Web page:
The first demolition of al-Araqeeb took place on June 27, 2010, and the village has been ruined 112 times ever since.

The last wrecking of al-Araqeeb occurred on April 5, when Israeli bulldozers tore down several houses.

Rights groups argue that the demolition of al-Araqeeb and other Bedouin villages is an attempt by the Israeli regime to uproot indigenous Palestinians from the Negev region and confiscate more land for the expansion of settlements.

Israel detains 15 Palestinians in occupied West Bank

Meanwhile, at least 15 Palestinians, including three minors, have been seized by Israeli forces during overnight military raids in the occupied West Bank.

Palestinian and Israeli sources said five of the abductions took place in Askar refugee camp on the outskirts of the northern West Bank city of Nablus.

Israeli soldiers attack Palestinian demonstrators amid clashes in the West Bank village of Beita, southeast of Nablus city, after a protest took place following Friday prayers in solidarity with Palestinian prisoners on hunger strike in Israeli jails, on April 21, 2017. (Photo by AFP)

Two Palestinians were also nabbed in the town of Huwarra. Israeli forces seized the other Palestinians in the village of Haris, the cities of Ramallah and Bethlehem, as well as the town of Beit Fajjar.

Israel is holding a total of 6,500 Palestinians, including women, children and lawmakers, in prisons and detention facilities across the occupied territories, three Palestinian non-governmental organizations say.

In a joint press released on April 15, the Commission of Detainees and Ex-Detainees Affairs (CDA), the Palestinian Prisoners’ Society and the Palestinian Central Bureau of Statistics (PCBS) said 57 women and 300 children were among the detainees.

The statement noted that 500 inmates were being incarcerated under the practice of administrative detention, which is a policy under which Palestinian inmates are kept in Israeli detention facilities without trial or charge.

Some Palestinian prisoners have been held in administrative detention for up to 11 years.

After aiding ISIS in Syria, israel now thinks It can legally steal the Golan

Israel Makes It Official: The Destruction of Syria Will Legitimize Israeli Land Grabs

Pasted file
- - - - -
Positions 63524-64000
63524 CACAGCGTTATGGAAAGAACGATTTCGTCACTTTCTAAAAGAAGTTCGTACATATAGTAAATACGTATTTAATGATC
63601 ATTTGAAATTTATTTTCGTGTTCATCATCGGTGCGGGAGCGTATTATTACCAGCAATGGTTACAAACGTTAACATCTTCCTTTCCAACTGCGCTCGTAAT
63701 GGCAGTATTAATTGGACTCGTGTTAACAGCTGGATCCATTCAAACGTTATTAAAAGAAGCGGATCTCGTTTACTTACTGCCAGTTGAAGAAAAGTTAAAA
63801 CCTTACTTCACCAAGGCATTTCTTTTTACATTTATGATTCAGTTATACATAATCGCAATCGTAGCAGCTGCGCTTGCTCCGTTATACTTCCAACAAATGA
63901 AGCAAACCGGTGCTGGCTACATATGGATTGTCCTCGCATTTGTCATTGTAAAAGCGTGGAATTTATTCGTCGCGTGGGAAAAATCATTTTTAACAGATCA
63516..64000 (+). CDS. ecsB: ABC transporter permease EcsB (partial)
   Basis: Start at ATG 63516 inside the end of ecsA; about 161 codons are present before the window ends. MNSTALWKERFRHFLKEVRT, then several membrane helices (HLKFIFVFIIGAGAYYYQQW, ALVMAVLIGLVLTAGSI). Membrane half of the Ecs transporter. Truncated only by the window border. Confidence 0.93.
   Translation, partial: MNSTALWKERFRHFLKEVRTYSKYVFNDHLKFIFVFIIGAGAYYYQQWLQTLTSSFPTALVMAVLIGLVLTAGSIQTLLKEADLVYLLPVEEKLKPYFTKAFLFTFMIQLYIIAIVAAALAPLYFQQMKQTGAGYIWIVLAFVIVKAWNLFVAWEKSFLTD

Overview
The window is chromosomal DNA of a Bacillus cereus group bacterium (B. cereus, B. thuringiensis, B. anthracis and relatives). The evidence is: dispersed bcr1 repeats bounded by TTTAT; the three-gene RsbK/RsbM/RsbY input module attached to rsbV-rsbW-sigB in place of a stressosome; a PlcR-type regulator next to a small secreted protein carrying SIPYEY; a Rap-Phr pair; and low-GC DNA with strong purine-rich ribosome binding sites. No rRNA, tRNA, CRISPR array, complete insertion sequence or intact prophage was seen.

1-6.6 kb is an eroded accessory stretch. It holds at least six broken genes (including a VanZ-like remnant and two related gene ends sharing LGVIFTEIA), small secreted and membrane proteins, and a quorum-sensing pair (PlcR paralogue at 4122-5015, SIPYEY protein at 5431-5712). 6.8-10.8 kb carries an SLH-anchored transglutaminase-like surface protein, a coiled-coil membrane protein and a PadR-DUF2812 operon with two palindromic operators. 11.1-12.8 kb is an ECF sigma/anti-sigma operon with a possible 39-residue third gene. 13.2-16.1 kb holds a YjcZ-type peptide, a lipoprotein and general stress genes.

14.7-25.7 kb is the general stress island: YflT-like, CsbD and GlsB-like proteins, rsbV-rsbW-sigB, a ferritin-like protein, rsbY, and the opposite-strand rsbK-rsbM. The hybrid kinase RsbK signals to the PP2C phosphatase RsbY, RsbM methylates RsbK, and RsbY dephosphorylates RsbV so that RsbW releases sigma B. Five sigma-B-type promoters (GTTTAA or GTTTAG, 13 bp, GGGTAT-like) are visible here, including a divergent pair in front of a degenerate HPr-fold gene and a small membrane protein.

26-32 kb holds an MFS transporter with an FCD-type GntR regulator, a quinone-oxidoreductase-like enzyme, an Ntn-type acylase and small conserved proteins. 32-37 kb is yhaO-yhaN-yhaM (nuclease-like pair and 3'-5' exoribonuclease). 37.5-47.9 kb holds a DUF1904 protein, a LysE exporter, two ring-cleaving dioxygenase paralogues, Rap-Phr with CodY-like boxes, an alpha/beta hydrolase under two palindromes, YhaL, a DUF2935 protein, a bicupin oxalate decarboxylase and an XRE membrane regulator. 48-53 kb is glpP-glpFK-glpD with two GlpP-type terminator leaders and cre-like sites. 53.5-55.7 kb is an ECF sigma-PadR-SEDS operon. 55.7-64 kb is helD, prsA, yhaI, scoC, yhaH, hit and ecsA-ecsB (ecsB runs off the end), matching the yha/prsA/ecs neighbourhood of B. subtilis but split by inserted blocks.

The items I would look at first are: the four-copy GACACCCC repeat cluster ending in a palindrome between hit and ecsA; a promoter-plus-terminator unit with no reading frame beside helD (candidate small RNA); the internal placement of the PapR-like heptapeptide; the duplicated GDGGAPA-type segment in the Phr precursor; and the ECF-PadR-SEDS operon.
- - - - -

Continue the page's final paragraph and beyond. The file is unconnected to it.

Israel argues that there is no Syria to ‘negotiate with’ — which means the occupation of the Golan is now ‘legitimate’

Israel’s deputy minister for diplomacy Michael Oren has announced that ‘there is no Syria to negotiate with’, which means that Israel’s illegal occupation of the Golan should be recognized by the international community. 

Capitalizing on the chaos and destruction of a six-year war to push for international recognition of occupied land? That’s not very neighborly.

According to Oren, “Without Israel there [in the Golan], the region would be jeopardized. ISIS would be on the Kinneret.”

Perhaps this is the reason why Israel has repeatedly targeted the Syrian Army and its allies fighting Islamic State in Syria, instead of bombing ISIS?

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As Al Masdar News reported on Sunday, the Israeli Air Force carried out its second attack against Syrian forces this month, targeting forces stationed in the Golan:

Why the Israeli military chooses to target the only force in southern Syria that is fighting both Al-Qaeda and the Islamic State (ISIL) is often debated by all parties in this six year long conflict.

However, to the Syrian government, Israel’s actions are clear; they are providing air support to the groups fighting the Syrian Arab Army (SAA) and their allies, such as Hezbollah and Harakat Nujaba (Iraqi paramilitary).

The cynicism at play here is truly spectacular.

Recall that earlier this month Israel’s Prime Minister Benjamin Netanyahu argued that Israel needs buffer zones on Syrian territory to protect the Israeli-occupied Golan.

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In other words: Israel wants the international community to recognize the occupation, and ‘protect’ it.

The plan, from the very beginning, was to chop up Syria. The Turks and Americans are now squabbling over Northern Syria, while Israel is making moves to ‘legitimize’ its occupation — and create new occupied zones

Wave of settler (Jewish terrorist) violence hits Palestinian villages in West Bank

Wave of settler violence hits Palestinian villages in West Bank

Settlers from the radical Yitzhar settlement attack Palestinians in Urif and Huwwara, just one day after Israeli activists were assaulted by masked settlers in the Jordan Valley.

By Yael Marom

A Palestinian women is stretchered away with a head injury after settlers attacked the village of Huwwara, West Bank, April 22, 2017. (Yesh Din)

A Palestinian women is stretchered away with a head injury after settlers attacked the village of Huwwara, West Bank, April 22, 2017. (Yesh Din)

Dozens of Jewish settlers assaulted Palestinians in two separate West Bank villages on Saturday, just one day after settlers attacked and injured left-wing Israelis in the Jordan Valley.

Israelis from the radical Yitzhar settlement carried out two waves of attacks on the village of Urif, near Nablus. Four Palestinians were injured in the initial assault, and although residents of the village alerted Israeli security forces about the violence, the soldiers and police who arrived on the scene simply ordered the attackers away and did not arrest anyone.

Shortly after, an even bigger group of settlers returned to Urif and started attacking again. A building in the village was damaged and car windshields smashed. This time round, the army entered the village, only to fire rubber bullets at Palestinians who were trying to drive the settlers back by throwing stones at them. According to witnesses, the settlers then started uprooting olive trees, even starting a fire.

A few hours later, Israelis from Yitzhar set out for a further round of violence, this time in the village of Huwwara, also close to Nablus. They threw stones, smashed windows and attacked Palestinians, injuring three — including a woman who received a head wound. According to B’Tselem, her injury was serious, although not life-threatening.